This section is from the book "Materia Medica Pharmacy, Pharmacology And Therapeutics", by W. Hale White. Also available from Amazon: Materia Medica Pharmacy, Pharmacology And Therapeutics..
All these acids are powerful irritants when applied externally. The feeblest is citric. Its concentrated solution has no action on the sound skin, but is irritant to mucous membranes and abraded surfaces. Tartaric is stronger than citric acid; it will act upon the unabraded skin, and applied to a sore it produces pain, a sensation of burning, and considerable vascular dilatation. The remaining acids are very powerful irritants, therefore even very dilute solutions of them may product considerable redness and perhaps vesication, and when the solu tion is strong they are very energetic caustics; sulphuric and phosphoric acids, having a powerful affinity for water, are especially active. Sulphuric acid leaves the carbon untouched, therefore it blackens; nitric stains the skin a deep yellow owing to the formation of picric acid (trinitro-benzol), it does not redis-solve the albumin it precipitates, and it is consequently limited in its area of action; nitrohydrochloric is very powerful; hydrochloric is the least active of the mineral acids; glacial acetic acid is useful when a limited action is required. Ricord's paste is composed of sulphuric acid and willow charcoal; Michel's, of sulphuric acid and asbestos. All the stronger acids unite with and coagulate albumin; hence weak solutions, not strong enough to form a slough, which by its separation may cause bleeding, will, by coagulating the blood and so plugging the vessels, and by coagulating the albumin in the tissues and so constricting the vessels, act as astringents and haemostatics. Citric acid is added to tablets of corrosive mercuric chloride so that when these are dissolved in making solutions the antiseptic shall penetrate into the tissues. Tartaric acid is used for the same purpose. Diluted solutions of acids are cooling to the flushed skin of fever, therefore they are called refrigerants.
Mouth. - All acids have a peculiar taste, and give rise to a feeling of roughness about the teeth. As the saliva is alkaline they increase the amount secreted, consequently by keeping the mouth moist they allay thirst.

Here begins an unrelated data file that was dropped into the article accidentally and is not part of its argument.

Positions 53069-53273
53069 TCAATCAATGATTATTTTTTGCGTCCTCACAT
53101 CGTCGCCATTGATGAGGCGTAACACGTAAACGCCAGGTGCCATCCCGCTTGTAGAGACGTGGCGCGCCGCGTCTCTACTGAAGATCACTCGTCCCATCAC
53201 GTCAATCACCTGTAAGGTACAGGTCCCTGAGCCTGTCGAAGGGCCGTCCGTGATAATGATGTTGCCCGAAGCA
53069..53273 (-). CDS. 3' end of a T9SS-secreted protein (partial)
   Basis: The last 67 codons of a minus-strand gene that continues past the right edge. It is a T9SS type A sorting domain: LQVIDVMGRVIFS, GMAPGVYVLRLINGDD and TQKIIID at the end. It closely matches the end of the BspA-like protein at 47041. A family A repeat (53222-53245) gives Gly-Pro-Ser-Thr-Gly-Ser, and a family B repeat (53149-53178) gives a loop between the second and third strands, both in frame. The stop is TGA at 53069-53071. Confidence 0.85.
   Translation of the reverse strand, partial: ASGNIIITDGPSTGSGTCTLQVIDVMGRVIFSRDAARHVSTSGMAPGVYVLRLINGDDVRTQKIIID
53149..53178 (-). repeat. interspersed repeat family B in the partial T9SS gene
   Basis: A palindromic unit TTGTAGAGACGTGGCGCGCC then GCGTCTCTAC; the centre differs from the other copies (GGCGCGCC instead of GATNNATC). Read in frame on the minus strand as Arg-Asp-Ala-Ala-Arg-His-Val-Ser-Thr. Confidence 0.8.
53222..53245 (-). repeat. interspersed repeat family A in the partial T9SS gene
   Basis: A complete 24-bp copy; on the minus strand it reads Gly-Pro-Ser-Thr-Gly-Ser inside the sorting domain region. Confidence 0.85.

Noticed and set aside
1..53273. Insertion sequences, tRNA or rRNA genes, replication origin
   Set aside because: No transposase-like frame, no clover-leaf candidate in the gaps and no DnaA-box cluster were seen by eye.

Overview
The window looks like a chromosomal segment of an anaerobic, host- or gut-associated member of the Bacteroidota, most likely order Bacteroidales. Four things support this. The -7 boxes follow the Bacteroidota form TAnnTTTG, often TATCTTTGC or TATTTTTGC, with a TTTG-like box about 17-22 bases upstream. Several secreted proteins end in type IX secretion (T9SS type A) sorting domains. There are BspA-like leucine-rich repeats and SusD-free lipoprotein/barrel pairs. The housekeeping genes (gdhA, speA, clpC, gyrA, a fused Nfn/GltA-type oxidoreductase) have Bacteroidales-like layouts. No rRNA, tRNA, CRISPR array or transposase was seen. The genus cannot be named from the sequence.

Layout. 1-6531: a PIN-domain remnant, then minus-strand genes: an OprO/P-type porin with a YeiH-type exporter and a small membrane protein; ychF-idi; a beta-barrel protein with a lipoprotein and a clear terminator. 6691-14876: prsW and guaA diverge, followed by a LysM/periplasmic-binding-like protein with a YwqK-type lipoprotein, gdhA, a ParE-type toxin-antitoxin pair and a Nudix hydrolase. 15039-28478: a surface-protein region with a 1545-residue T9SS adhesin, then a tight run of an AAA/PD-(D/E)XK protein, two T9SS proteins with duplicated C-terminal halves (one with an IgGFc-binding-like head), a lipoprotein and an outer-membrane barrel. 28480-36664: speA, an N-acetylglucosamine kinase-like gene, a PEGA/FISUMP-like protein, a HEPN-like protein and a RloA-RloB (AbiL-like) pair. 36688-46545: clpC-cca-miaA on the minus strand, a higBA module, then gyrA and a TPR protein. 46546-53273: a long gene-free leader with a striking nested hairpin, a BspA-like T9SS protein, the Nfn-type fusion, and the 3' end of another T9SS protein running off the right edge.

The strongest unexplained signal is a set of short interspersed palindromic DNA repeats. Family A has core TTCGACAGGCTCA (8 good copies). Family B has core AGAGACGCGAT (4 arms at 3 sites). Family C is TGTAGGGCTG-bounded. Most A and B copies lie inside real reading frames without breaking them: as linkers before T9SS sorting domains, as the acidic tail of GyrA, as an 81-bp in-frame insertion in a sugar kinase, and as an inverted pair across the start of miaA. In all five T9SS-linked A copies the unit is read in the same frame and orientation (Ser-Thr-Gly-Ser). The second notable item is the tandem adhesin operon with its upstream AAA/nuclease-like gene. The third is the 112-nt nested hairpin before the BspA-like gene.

It is believed that, if given during a meal, acids will check the flow of gastric juice, as that is an acid secretion. Nitric acid, however, interferes with the digestion of proteids, as it combines with them. When the amount of acid secreted by the gastric mucous membrane is deficient, acids taken, after a meal, when all that the stomach can secrete has been secreted, aid digestion.
Acids quickly become converted into neutral salts, and are probably absorbed as such. Some, especially diluted sulphuric, preserve in the intestine their astringent action. They increase the amount of bile poured into the intestine, and are hence cholagogues; this is especially the case with nitric acid. Nitrohydrochloric acid is a still better cholagogue, as it also increases the amount of bile secreted.
Acids may render the blood less alkaline, but never acid. They do this by combining with some of the alkali of the plasma. As high alkalinity of plasma and tissues favors metabolism, acids slightly diminish it. They also diminish the carbon dioxide in the blood. Phosphoric acid is believed to increase the amount of phosphates in the red blood-corpuscles. The administration of hydrochloric acid will increase the number of red corpuscles in chlorosis, but it does not alter the amount of haemoglobin. It is probable that in their passage through the liver they check the formation of urea. The reason for this belief is that all these acids, except citric, acetic, tartaric and lactic, are excreted in the urine - especially in flesh feeders - chiefly as ammoniacal salts. Nitric acid is stated to be excreted to a small extent as ammonia, and hence slightly to increase the alkalinity of the urine. Acetic, citric and tartaric acids are decomposed in the blood, alkaline carbonates being formed, and the alkalinity of the urine is increased. This has already been discussed (see p. 128). Lactic acid is either converted into an alkaline carbonate, or passed out as carbon dioxide in solution in the urine. Some acids depress respiration in animals, and the respiration is restored by alkalies.